And all those zombies that you invented can now rest in peace.

Spiritwork:

Masterminds Emerson and Twain both said, "Do the thing you fear and the death of fear is certain." When you confront the T-Rex of fear, it turns into a tiny gekko. If you run from it, it will continue to chase you and consume you.

Think of something you've always feared doing. Maybe it's an activity like ballroom dancing or parasailing, or it's something that directly addresses a phobia.

Divide a piece of paper into two columns. On the left hand side, list that fear.  Carefully express and define exactly what it is you are afraid of. On the right hand side, write the steps that need to be taken in order to overcome this fear that you created. These steps may be personal or practical. As you write your solutions, your brain will store them, mull them over, and eventually generate some creative and useful responses.

Looking at your list of steps to take, choose one to work on and begin today. Start with the easiest one. When you accomplish it, celebrate yourself, and then move on to the next step.

Blessings.

Related Posts:

Read the introduction to 31 Days of Spiritual Growth here, and find links to all posts in this series.

10 comments:

  1. You have had a very adventurous childhood! Yikes! I would have seriously freaked out if I'd fallen into a grave. Fear is so paralysing when we succumb to it. I recently experienced a situation where I could literally see no way out. The fear was all consuming. It was all I could think about, that and there was no way out for me, I was well and truly trapped. Then I read something that saved me, it was something about the words that freed me. I had to accept that sometimes when you get so stuck you become part of the problem. You are incapable of seeing anything but the solution so there is no space for the answer to come. So I sat in meditation with this big problem in front of me. And I just accepted it. Yes it's there, I've looked at it from every angle and if there is a solution I can't see it. So I'm letting go of the need for an answer. And when I let go of the need for an answer I literally felt myself expand. It was such a relief to let go of the fear which was tied up in the need for an answer. I still don't have one, but now it feels as if there's room for something to come, some maneuverability that just wasn't there before. It's all OK! And I have to add, it's nothing near as bad as falling in a grave!! Thanks for a really interesting and inspiring post. Again! Awesome.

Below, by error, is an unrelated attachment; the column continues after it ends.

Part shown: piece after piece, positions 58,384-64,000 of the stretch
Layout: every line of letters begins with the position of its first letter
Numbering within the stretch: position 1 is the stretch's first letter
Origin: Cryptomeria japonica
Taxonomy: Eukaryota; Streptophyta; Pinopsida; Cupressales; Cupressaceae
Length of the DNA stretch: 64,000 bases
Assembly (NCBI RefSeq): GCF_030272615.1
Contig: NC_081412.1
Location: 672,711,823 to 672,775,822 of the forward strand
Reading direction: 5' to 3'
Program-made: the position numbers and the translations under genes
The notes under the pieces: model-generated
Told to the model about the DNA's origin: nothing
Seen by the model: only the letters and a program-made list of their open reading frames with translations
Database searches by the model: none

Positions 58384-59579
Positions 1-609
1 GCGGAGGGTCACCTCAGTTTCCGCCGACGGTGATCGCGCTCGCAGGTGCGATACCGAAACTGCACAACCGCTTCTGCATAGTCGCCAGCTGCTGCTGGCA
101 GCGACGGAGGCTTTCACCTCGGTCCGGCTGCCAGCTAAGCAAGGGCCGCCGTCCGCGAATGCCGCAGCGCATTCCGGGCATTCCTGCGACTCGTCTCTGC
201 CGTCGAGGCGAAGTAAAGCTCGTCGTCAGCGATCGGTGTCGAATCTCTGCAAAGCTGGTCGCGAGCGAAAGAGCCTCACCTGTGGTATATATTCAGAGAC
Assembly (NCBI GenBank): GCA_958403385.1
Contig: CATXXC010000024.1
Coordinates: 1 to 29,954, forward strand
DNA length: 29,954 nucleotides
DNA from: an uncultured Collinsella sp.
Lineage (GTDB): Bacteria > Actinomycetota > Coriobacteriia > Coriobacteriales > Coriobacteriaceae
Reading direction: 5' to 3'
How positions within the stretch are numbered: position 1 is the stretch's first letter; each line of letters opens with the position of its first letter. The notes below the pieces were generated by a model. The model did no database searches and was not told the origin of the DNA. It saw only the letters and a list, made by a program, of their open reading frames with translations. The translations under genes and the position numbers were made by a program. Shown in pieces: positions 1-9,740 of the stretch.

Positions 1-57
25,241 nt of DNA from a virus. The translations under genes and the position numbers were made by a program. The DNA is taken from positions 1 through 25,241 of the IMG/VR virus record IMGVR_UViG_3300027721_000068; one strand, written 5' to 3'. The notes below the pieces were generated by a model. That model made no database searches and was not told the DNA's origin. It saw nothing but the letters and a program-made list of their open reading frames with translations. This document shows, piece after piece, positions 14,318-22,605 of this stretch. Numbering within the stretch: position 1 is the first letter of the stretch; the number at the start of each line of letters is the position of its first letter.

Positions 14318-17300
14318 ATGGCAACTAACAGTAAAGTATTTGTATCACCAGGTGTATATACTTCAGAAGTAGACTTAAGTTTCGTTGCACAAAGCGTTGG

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    1. Hi Andrea!

      Yes, childhood was an adventure for sure! We could turn anything or anyplace into a playground no matter what it was. Probably because we were able to use our imaginations. My mother always made sure we were out of the house, playing and exploring, which we absolutely loved to do! Some of it got us into trouble, but we always had fun! LOL.